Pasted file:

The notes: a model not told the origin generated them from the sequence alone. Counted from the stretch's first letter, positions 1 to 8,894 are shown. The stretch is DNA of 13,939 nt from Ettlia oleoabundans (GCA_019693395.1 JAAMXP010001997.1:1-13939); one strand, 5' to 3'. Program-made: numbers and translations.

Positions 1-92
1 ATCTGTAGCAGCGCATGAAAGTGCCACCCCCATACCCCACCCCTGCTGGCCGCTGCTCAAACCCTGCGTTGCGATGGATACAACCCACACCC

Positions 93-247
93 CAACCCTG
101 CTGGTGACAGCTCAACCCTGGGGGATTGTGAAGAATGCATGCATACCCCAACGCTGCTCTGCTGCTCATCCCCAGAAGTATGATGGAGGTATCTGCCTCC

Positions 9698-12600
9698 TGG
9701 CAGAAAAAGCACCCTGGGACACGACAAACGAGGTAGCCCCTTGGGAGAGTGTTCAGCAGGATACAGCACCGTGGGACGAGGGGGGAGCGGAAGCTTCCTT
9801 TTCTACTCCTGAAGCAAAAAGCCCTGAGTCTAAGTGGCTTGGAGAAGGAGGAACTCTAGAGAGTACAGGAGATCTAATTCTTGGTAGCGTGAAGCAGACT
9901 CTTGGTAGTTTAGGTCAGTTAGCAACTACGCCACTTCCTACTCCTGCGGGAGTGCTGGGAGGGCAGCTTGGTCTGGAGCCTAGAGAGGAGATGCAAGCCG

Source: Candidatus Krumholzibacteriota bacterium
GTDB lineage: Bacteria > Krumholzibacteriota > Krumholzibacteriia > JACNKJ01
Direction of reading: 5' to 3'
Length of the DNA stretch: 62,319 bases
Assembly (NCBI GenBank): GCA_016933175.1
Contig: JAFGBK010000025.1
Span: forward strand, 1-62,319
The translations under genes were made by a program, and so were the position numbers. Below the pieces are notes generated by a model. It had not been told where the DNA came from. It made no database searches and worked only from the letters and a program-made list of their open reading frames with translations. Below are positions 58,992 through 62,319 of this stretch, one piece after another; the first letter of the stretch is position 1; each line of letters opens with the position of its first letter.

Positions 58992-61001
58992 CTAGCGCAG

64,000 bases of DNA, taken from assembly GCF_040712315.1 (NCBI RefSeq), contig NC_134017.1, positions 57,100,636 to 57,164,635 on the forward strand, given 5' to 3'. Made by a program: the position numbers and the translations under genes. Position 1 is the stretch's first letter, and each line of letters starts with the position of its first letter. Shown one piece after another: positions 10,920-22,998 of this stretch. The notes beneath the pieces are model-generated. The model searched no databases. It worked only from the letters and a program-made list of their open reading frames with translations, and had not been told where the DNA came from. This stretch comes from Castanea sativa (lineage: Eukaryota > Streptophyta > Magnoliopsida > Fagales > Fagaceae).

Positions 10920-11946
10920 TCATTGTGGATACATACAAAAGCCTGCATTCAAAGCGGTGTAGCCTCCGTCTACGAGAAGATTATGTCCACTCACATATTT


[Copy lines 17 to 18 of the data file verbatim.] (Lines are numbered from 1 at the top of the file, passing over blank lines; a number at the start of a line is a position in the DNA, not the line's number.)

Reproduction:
Contig: JAFGBK010000025.1
Span: forward strand, 1-62,319